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Homemade baked beans

OMG these are next level! If you can get jarred beans please do, they are a whole different kettle of fish – creamy and melt-in-the-mouth. I used organic white beans from Bold Bean Co, absolutely delicious. Give these a cowboy edge with some smoked paprika, and you need just a smidge of sugar to round the flavour off. You could also add a bit of Worcestershire sauce if you’re not veggie, but I didn’t have any in stock.


  • Extra virgin olive oil for frying and drizzling
  • Half a yellow onion finely diced
  • A handful of ripe baby tomatoes
  • 1 level teaspoon of smoked paprika (optional)
  • Sea salt
  • Cracked black pepper
  • A tablespoon of tomato purée
  • A smidge of sugar
  • 200g of cooked haricot beans – I used Bold Bean Co ones.
  • Chopped fresh herbs to serve.

Nuush clients: Please apply the portion sizes stated in your account and divide the recipe so that you make only as much you need.


Fry the onion for a minute in plenty of olive oil then add the paprika (if using), salt, black pepper and baby tomatoes. Continue to cook until the tomatoes soften a bit, then smash them with a potato masher. Add the beans and a bit of their liquid.

Now squeeze in the tom purée and add the sugar and simmer for a minute or two. Serve scattered with fresh herbs, a drizzle more extra virgin and some more black pepper.

Nutrition Info


Though the term “superfood” is applied to many foods these days, beans really may be deserving of the title. They are technically a starchy vegetable packed with protein, low in fat and sugars – this can aid weight-loss as they keep us feeling fuller for longer. It has been proven that beans also decrease the risk of type 2 diabetes due to their low glycaemic index, thereby improving lipid and glycaemic control in diabetics. Their most famous attribute is the link between their consumption and lower levels of cholesterol which in turn reduces the risk of developing chronic conditions such as heart disease.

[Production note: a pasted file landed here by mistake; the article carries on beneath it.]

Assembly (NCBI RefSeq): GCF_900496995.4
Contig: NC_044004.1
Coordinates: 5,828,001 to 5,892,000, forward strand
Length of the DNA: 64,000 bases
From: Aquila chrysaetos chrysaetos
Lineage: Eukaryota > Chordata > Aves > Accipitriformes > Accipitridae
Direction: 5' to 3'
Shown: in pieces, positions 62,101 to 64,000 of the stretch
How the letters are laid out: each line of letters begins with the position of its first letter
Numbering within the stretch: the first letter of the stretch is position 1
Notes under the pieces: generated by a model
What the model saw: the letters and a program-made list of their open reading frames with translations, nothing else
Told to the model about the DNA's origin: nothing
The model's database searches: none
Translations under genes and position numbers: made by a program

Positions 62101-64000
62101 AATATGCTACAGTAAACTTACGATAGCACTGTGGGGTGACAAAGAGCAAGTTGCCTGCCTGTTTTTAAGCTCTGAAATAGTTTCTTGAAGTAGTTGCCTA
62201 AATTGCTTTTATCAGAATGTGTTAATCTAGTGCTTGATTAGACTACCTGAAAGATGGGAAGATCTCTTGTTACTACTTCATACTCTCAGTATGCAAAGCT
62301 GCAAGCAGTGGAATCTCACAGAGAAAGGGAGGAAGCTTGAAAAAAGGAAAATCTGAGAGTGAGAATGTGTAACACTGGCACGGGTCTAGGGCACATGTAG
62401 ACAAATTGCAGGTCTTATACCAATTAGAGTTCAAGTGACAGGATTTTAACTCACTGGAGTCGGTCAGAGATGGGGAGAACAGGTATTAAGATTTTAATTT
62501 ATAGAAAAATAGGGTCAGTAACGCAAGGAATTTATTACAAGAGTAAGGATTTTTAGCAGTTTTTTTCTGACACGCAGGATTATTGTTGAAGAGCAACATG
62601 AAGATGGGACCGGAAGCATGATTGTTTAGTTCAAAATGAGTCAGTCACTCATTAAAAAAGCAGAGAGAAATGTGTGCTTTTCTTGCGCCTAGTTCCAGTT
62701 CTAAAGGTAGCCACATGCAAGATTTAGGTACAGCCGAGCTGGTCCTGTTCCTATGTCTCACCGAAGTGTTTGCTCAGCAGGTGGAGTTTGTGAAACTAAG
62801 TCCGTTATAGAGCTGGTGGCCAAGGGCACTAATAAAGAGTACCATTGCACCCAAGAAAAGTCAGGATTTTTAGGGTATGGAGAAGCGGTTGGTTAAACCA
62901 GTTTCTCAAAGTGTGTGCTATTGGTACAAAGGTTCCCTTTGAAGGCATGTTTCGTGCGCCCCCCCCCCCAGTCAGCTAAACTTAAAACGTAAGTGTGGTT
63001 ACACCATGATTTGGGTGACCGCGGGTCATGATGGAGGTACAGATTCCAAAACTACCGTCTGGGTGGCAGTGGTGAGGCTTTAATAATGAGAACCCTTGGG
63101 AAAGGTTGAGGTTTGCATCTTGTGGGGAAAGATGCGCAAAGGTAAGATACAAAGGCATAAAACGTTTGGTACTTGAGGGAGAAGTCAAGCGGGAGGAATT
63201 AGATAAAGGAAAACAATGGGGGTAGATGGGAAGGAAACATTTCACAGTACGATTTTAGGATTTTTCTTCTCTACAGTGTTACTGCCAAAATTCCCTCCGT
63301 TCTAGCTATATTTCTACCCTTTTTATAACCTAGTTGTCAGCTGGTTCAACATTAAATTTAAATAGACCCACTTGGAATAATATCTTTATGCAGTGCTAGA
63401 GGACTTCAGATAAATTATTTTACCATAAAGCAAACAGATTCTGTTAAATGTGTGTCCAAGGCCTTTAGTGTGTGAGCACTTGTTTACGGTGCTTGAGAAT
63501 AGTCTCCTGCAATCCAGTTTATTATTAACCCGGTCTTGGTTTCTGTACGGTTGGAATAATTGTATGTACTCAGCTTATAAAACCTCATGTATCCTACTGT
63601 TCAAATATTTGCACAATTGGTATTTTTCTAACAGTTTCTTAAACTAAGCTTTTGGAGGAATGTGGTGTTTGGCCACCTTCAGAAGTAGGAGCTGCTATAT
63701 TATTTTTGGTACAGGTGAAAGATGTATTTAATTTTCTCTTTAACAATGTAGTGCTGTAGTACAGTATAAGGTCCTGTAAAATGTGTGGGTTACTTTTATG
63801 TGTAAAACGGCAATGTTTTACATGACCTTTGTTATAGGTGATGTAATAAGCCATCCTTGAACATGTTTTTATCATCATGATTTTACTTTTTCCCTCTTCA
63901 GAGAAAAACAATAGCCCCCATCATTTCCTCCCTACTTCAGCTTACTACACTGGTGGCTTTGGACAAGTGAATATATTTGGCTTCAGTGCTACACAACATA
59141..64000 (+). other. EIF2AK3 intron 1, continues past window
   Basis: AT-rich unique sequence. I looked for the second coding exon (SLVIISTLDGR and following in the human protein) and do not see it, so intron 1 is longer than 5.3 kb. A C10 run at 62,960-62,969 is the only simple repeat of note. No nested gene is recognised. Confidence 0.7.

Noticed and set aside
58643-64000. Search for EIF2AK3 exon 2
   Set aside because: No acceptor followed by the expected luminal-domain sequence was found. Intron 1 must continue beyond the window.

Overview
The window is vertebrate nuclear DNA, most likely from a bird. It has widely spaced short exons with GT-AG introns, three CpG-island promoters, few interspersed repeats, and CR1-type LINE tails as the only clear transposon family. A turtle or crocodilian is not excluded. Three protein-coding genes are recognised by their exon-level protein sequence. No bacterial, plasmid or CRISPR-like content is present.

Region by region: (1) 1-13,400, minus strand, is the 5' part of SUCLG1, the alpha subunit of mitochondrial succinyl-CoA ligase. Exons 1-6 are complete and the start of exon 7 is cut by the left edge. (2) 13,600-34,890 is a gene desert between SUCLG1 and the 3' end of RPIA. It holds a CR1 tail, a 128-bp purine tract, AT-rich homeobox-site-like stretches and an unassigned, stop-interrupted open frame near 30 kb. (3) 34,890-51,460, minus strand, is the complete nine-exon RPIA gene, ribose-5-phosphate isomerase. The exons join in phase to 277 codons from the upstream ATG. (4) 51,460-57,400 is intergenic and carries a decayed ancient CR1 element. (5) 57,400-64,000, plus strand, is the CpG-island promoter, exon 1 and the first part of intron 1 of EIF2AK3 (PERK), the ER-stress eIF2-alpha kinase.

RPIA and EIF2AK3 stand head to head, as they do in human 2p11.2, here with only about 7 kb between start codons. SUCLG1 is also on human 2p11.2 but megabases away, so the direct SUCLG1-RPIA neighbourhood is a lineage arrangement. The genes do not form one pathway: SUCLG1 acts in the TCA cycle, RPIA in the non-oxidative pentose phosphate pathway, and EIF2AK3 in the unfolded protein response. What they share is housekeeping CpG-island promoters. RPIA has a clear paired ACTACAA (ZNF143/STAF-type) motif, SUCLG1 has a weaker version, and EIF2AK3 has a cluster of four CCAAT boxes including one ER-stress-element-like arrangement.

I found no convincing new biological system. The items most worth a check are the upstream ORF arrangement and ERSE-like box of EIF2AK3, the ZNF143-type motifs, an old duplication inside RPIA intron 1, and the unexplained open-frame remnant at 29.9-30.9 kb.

Beans, in general, are one of the only plant foods that provide a significant amount of the amino acid lysine, in addition to a wide range of antioxidants. It’s important to get a variety of beans and legumes as each contain different and varying micronutrients; cannellini beans have more calcium; pinto beans score high in folate; and aduki beans, chickpeas, and butter beans are particularly high in iron. Most are packed with resistant starch, adukis are high in potassium, and red and black varieties are rich in disease-fighting antioxidants.

Find your new natural

Eat beans not beings

Portion Guidelines

Instead of living with the bore of weighing food, counting points or calories and tapping everything you eat into a phone you can use nature’s custom-designed tool – your hands!

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